November 5 2014 by
Bonnie Pritchett, Southern Baptist TEXAN
As pastors embroiled in a lawsuit against the city of Houston rallied thousands Sunday for the cause of religious liberty and with chants of “Let the people vote,” their cohorts in the battle also were crying out for the church to repent for its retreat from the public square and its role as the public conscience.
Part revival meeting, part civics lesson, the “I Stand Sunday” rally Nov. 2 in Houston drew more than 6,000 people to Grace Community Church, led by one of five ministers subpoenaed for their role in a legal fight against city hall. An additional 300 churches and 765 homes logged into the live stream webcast.
“We are in this place in America today not because of the mayor of Houston. It is not because of what she did. It is because of what so many people in our churches have failed to do,” Mike Huckabee, former governor of Arkansas and a former Baptist pastor, told the audience.
The lack of civic participation on the part of Christians has resulted in cultural conflicts arising throughout the nation, with Houston as a flashpoint in the national clash between religious liberties and government policies.
And though Mayor Annise Parker has directed city attorney Dave Feldman to withdraw subpoenas against the five ministers, the mayor’s critics called the court order an act of political intimidation that could not be undone with the removal of the subpoenas. For the pastors, and more than a dozen speakers gathered on their behalf, the primary issue remained – the city administration’s unauthorized dismissal of thousands of signatures on a referendum that thwarted the residents’ right to vote on the issue.
The ordinance that sparked the legal battle was passed by Houston’s city council in May to give civil rights designation to individuals based on their sexual orientation and gender identity. More than 50,000 signatures were gathered on a referendum to put the ordinance to a vote in Houston. And though enough signatures were verified by city secretary Anna Russell to put the measure on the Nov. 4 ballot, Feldman disqualified thousands of pages of signatures for reasons not prescribed in the city charter.
The coalition sued the city to have the signatures certified and the ordinance put to a vote by the city’s residents. As part of their defense, the city subpoenaed five ministers, calling for their sermons, speeches and other communications with their church members.
“It’s not about the issue of transgender rights. It’s about the fundamental issue: Do all citizens have equal rights? And those rights include the right to vote,” Huckabee said in a news conference prior to the rally.
The issue is all the more profound for three of the five subpoenaed pastors. As immigrants or the child of immigrants to America, they spoke passionately about fleeing the abuses of communism and enjoying religious and civil liberties as Americans.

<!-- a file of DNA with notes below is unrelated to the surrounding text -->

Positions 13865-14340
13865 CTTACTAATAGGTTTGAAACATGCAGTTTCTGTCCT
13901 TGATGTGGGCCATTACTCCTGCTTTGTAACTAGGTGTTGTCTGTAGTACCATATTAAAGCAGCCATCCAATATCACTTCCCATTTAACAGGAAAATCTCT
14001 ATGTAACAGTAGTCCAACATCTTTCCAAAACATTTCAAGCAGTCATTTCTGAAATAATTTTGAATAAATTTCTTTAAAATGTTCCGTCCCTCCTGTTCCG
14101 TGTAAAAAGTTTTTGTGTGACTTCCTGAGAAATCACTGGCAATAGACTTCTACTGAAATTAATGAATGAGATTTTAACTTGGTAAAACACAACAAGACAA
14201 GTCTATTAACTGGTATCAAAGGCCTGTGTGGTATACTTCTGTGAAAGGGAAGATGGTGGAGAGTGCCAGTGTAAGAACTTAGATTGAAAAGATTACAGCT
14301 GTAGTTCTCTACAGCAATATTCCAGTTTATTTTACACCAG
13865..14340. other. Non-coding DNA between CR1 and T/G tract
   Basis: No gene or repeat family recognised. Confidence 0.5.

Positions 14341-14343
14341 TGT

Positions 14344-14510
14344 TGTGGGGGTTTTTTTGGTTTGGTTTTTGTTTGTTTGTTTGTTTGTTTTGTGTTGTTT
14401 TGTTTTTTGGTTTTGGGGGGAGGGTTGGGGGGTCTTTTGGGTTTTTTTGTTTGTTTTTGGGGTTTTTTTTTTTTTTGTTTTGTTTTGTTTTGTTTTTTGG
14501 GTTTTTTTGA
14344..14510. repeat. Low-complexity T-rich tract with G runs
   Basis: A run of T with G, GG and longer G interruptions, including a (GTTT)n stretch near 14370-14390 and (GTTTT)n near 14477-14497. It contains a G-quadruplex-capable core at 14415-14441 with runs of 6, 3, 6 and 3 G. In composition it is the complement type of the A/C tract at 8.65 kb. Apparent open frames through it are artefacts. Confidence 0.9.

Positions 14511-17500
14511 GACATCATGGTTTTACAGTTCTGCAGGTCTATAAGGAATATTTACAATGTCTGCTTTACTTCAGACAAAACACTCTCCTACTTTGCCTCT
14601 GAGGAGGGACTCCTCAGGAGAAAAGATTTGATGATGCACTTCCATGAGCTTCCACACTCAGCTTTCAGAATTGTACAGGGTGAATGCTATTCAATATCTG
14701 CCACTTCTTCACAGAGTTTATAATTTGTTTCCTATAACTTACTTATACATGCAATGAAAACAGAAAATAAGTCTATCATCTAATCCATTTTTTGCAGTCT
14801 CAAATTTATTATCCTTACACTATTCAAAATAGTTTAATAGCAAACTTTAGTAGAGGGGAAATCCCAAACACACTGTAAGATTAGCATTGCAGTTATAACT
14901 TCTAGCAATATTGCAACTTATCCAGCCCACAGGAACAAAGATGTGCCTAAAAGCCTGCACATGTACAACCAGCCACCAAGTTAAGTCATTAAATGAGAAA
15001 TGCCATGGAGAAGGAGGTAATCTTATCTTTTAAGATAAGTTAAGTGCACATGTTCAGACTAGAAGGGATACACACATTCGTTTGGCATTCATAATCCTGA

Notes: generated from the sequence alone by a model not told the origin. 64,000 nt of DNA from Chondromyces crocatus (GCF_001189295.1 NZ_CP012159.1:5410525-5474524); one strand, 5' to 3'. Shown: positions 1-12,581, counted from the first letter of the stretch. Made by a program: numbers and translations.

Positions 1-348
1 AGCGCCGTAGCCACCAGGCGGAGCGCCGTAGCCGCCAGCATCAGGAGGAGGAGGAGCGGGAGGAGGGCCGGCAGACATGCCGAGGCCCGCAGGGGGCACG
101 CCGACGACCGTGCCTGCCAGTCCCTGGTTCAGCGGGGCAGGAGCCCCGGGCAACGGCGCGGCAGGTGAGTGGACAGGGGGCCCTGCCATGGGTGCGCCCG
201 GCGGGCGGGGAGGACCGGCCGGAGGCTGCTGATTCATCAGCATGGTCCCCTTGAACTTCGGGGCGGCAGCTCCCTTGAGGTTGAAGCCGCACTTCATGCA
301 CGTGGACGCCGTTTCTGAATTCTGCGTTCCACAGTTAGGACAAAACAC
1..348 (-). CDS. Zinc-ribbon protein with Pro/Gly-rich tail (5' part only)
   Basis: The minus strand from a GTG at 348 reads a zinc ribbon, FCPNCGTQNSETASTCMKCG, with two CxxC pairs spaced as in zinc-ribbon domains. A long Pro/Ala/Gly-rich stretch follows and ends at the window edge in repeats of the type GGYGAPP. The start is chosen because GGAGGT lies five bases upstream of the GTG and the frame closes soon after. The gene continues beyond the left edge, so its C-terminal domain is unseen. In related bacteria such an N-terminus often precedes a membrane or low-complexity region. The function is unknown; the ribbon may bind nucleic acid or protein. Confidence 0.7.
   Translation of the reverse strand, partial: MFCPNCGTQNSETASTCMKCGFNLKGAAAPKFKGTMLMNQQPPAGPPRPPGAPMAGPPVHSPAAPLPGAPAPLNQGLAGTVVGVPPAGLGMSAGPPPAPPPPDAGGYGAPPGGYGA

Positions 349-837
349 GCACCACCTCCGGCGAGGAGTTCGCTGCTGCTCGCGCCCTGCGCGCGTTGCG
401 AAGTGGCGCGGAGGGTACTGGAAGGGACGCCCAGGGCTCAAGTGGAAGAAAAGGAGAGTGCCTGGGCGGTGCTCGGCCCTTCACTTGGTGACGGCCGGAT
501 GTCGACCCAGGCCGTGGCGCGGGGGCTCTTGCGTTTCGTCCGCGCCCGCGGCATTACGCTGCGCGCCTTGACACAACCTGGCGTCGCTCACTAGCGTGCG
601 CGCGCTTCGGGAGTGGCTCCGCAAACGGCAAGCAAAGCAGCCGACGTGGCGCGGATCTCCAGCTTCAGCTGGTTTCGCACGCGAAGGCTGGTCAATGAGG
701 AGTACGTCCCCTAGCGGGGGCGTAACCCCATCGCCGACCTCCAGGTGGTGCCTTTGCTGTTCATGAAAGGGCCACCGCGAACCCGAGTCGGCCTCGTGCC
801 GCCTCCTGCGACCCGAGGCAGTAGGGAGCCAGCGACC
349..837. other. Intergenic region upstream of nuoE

Khanh Huynh, senior pastor of Vietnamese Baptist Church, a Southern Baptist church, was among the 2 million “boat people” refugees seeking asylum in America in the 1970s.
“The freedom of speech and freedom of religion were among the first to be lost in Vietnam. And now I’m facing the same marching boots of tyranny right here where I live,” Huynh told the audience.
Magda Hermida, founder of Magda Hermida Ministries, told how she and her husband left Fidel Castro’s Cuba nearly 50 years ago where they lived under the scrutiny of a police state.
“We never thought we would see what is happening – that is now happening in this country – here in Houston, in our beloved America,” she said.
The son of South American immigrants, Hernan Castano, pastor of Iglesia Rios de Aceite, said pastors should be able to speak about the issues of society from a biblical perspective without being afraid “to be condemned, to be subpoenaed, or to be intimidated.”
“I stand here today so that no government will abuse the power that people gave it to come against the church,” Castano said to a standing ovation.
There were many such ovations during the rally.
The lead sponsor of I Stand Sunday, the Family Research Council, demonstrated through videos and speakers the growing conflict between Christians living out and speaking of their faith in the public square and government policies and social pressures that seek to silence them. The images were stark, but the church is not held blameless for the state of affairs.
“In this country that means we have not just the right to vote but, if we love God, we have a responsibility to vote and to be the salt and the light for our nation. And we have failed,” Huckabee said.
Dave Welch, executive director of the Houston Area Pastor Council and one of the subpoenaed ministers, noted that just over 10 percent of eligible Houston residents voted in the 2013 mayoral election. Less than a month after Parker’s re-election, she began development of the Equal Rights Ordinance.
“We cannot blame the people who do not love God,” Huckabee said. “We’d better look inwardly and say, ‘It’s because we’ve told our people that they could effectively be wonderful Christians just going to church and reading their Bibles and praying, and voting wasn’t that important.”